Thursday, March 1, 2012
Region IV helps with court-ordered care
By SUE WATSON
When a family has a member who has mental health and chemical dependency issues but refuses help, families often turn to Chancery Court to seek an order to send the loved one to a rehabilitation facility.
Until recently, many of these patients were held in jail while awaiting a room at an inpatient facility.
But that is changing, according to chancery clerk Chuck Thomas, who said Region IV Mental Health Facility in Tupelo has helped this county so most patients do not have to languish in jail while awaiting a room at an inpatient facility.
“We were holding mental patients in jail at one time, but we are now sending them to Region IV,” he said. “We have had no clients turned down.
“It is a plus for everyone who has a mental patient in their family,” Thomas said.
Families do not have to be indigent to get this service. The program gives a patient inpatient care while they are being detoxed or their mental condition is stabilized. It is a tool where patients can get help with mental conditions or addiction. The programs offer short-term intervention. Outpatient follow-up care is available in Holly Springs at Communicare.
“Chancery court handles about 50 cases a year where the patient is ordered to get inpatient treatment,” Thomas said.
In health department matters, Dr. Roma Taylor, district health officer with the State Department of Health office in Tupelo, visited the board of supervisors. She asked the board to appoint her as county health officer for legal reasons.
Taylor thanked supervisors for their support of the health department, explaining that state money is tight and reserve funds are down since former Gov. Haley Barbour instituted agency budget cuts in 2011. Taylor said she expects another round of budget cuts this year but hopes the Health Department can maintain core services such as safe drinking water standards, the WIC nutrition program, family planning services, etc. Taylor said cuts to Medicaid reimbursements are one way her agency lost lots of funding.
“This district, District 2, was one in the state generously benefitting,” she said.
Taylor asked that supervisors wash the exterior of the local health department building and spray for bugs at the Health Department. She was accompanied by chief nurse Sheila Walton with the local department.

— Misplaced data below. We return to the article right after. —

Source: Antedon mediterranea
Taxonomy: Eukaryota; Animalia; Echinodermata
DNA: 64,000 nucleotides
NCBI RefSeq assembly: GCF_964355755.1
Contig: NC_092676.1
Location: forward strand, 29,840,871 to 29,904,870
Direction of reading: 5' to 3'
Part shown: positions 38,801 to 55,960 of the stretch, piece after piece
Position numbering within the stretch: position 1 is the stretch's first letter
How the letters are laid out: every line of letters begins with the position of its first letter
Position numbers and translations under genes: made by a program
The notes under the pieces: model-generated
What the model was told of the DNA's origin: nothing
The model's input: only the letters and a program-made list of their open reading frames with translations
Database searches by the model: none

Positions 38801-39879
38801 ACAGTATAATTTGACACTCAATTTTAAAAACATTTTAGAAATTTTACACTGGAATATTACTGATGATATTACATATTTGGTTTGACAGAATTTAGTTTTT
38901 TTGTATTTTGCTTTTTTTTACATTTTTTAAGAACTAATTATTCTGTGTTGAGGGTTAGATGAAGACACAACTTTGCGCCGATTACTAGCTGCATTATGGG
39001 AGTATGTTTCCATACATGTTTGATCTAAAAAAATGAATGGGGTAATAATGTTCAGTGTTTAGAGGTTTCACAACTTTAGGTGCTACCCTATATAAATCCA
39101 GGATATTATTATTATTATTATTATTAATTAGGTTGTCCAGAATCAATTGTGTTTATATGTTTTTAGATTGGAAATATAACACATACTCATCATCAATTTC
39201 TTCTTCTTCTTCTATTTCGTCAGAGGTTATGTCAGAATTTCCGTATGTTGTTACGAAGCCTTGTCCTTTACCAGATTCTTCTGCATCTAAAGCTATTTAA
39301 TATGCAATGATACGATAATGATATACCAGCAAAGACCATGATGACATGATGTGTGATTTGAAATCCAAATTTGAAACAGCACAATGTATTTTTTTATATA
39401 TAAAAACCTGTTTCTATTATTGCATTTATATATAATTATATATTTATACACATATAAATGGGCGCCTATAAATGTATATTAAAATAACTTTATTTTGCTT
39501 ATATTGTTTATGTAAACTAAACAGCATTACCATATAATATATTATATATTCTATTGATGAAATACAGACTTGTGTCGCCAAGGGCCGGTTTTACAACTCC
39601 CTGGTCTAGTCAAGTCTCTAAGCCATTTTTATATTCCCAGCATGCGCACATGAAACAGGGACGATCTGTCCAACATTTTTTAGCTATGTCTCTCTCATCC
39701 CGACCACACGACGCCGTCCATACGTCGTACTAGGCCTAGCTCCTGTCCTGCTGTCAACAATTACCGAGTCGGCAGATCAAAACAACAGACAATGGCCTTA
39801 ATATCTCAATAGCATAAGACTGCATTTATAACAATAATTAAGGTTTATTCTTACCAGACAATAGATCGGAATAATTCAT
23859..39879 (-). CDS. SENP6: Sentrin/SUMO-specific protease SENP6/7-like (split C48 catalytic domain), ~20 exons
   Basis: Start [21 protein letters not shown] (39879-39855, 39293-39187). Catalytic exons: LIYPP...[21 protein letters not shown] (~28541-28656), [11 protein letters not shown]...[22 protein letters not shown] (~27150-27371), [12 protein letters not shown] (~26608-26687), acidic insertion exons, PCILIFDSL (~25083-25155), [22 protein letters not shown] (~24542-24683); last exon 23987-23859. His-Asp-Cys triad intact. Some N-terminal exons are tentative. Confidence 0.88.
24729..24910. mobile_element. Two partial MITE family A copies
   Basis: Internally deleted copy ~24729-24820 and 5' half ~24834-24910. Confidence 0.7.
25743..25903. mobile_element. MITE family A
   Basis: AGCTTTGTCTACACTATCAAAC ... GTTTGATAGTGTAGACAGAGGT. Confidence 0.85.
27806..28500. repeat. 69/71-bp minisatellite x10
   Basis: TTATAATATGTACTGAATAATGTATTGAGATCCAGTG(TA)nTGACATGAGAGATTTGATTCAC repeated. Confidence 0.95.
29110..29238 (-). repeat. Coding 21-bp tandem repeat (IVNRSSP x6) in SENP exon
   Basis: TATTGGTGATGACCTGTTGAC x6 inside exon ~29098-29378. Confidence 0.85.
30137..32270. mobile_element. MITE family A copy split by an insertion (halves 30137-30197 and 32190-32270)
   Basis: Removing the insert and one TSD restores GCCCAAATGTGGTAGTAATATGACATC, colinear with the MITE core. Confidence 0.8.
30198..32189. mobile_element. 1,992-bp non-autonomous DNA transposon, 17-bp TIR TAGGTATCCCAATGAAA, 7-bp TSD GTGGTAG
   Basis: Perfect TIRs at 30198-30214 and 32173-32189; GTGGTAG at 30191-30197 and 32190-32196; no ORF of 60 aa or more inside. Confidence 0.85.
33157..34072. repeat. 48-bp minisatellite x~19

Next, supervisors discussed letters of credit used to guarantee that developers of new subdivisions will keep their promises on roads they build. The county takes over the subdivision roads after they have been built by developers. Some developers have provided performance bonds while the county had also accepted letters of credit as proof of ability to complete projects.
However, in strained economic times, some subdivision developers have abandoned their projects because of inability to sell lots.
A few developers have laid the first inch and a half of asphalt, then have abandoned subdivision road completion. County regulations require the developer to put down the first inch and a half of asphalt when they begin development and the second inch and a half in two years or after 70 percent of the lots have sold.
But as some developers fail to meet their promises, the county has been left holding the bag, so to speak. Homeowners expect their subdivision roads to be kept up by the county before the county has assumed the road.
This has caused supervisors concern and they are tracking performance bond and letter of credit due dates. If the subdivision roads are not completed, a developer is required to renew his bond.
Three developers have letters of credit that are about to expire and the board of supervisors is seeking to solve the problem by not allowing any more letters of credit.
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